There is an expression in English, “kind words butter no parsnips” and in these times of crisis, when kind words are pretty much all that we have left, a parsnip should have a greater part of our diet. The French jilted them once the potato arrived on the scene and the Italians don’t even acknowledge their existence (excepting the pigs bred for Parma ham who are often fed on a diet of such nourishing roots). Quite laughable when you think that it was the Romans who were partial to their taste and imported them from Gaul or central France.
And they were quite right too. The parsnip is a wonderful, versatile and rustic vegetable; broad shouldered, well-rounded and pointy at the tip. As a child, this winter, sweet vegetable was as important in our diet as the potato and was a regular evening meal; boiled and mashed with carrots, butter, salt and pepper.
They have been cultivated, by us humans for over 2000 years and over the centuries were seen as a nutritious and staple food and before sugar was widely available, a parsnip was used to sweeten jam and cakes. They lost their popularity once the potato came on the scene and sugar became more attainable so its now rare to find a parsnip outside northern Europe.
Little by little the parsnip is becoming more popular within the french organic movement and from time to time they can be found on market stalls, in the organic, delivered boxes of the AMAP or the local veg box scheme and the seeds are now easier to find. I once heard that industrial farmers hate the root because the seeds take forever to germinate and then langor for months before producing a decent vegetable - modern farming demands speed and productivity which the old parsnip is just not up to.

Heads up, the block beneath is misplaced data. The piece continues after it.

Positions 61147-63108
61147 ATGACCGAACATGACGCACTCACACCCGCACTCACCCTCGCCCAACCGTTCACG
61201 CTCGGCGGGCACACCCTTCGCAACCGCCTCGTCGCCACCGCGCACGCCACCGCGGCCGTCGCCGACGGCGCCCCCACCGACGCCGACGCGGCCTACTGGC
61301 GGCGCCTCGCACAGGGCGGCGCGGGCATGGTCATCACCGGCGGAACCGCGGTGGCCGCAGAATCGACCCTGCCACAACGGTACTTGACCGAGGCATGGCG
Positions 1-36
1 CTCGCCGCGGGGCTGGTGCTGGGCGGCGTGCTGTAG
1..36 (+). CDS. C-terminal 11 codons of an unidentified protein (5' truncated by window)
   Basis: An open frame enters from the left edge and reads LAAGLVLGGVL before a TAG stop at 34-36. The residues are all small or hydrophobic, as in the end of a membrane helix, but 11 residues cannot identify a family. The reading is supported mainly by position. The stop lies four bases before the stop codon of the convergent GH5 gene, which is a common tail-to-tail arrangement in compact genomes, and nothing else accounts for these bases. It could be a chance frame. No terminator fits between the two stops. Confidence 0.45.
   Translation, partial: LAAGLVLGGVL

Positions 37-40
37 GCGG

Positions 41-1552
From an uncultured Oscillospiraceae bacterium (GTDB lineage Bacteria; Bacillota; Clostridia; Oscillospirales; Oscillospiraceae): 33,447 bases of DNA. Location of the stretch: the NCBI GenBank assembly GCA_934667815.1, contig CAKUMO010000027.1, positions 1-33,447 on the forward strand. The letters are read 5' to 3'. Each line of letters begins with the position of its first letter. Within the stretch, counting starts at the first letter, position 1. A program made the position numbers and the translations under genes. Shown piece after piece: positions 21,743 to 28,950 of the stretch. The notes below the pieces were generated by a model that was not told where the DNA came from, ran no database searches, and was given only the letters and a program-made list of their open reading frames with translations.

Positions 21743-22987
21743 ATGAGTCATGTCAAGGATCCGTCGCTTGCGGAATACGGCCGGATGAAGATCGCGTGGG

When I first arrived in Mailhos, I had such a hard time finding seeds that would survive the dryer, warmer summers of southern France. Once found, it took a couple of years to get the soil just right so their long, dangling roots could spread and look like a parsnip when harvested. For a few seasons, I was pulling up gnarled, stubby, split roots held back in their development by the lumpy, clay soil of the Bearn. This is my first winter of success!
The roots are creamy with a single, long root and ready to eat after a night or two of christmas frost which intensifies the sweetness and flavour by breaking down the starch. The flesh is now sugar-sweet and juicy and waiting to be roasted.
I have enough in the ground to get us through January and February and by March, I will be craving green leaves, red fruit and beans and root season will be over for a while.
Parsnips need to be roasted in butter, mashed to a puree with fresh cream and served with roasted meats and sausages and a spicy, buttery soup will brace us for the cold and damp winters days that lie ahead.
Ginger and Parsnip Soup
2 large Parsnips
1 medium chopped Onion
2 crushed cloves of Garlic
1tsp ground Cumin
1tsp ground Coriander
15g grated fresh Ginger
A pinch of dried Chilli
1.5 litres of Chicken Stock
150ml Cream (optional)
A small bunch of chopped Chives
Sea Salt and Pepper
Peel and slice the parsnip roughly. Melt the butter in a thick-bottomed saucepan and fry the onion and garlic until transparent and soft. Add the parsnip, ginger and spices and coat well in the buttery onions. Incorporate the chicken stock gradually and simmer until the parsnip is cooked. Liquidise or push through a mouli legumes.
Return to the pan and season with salt and pepper, then add the cream, sprinkle with the chopped chives and serve.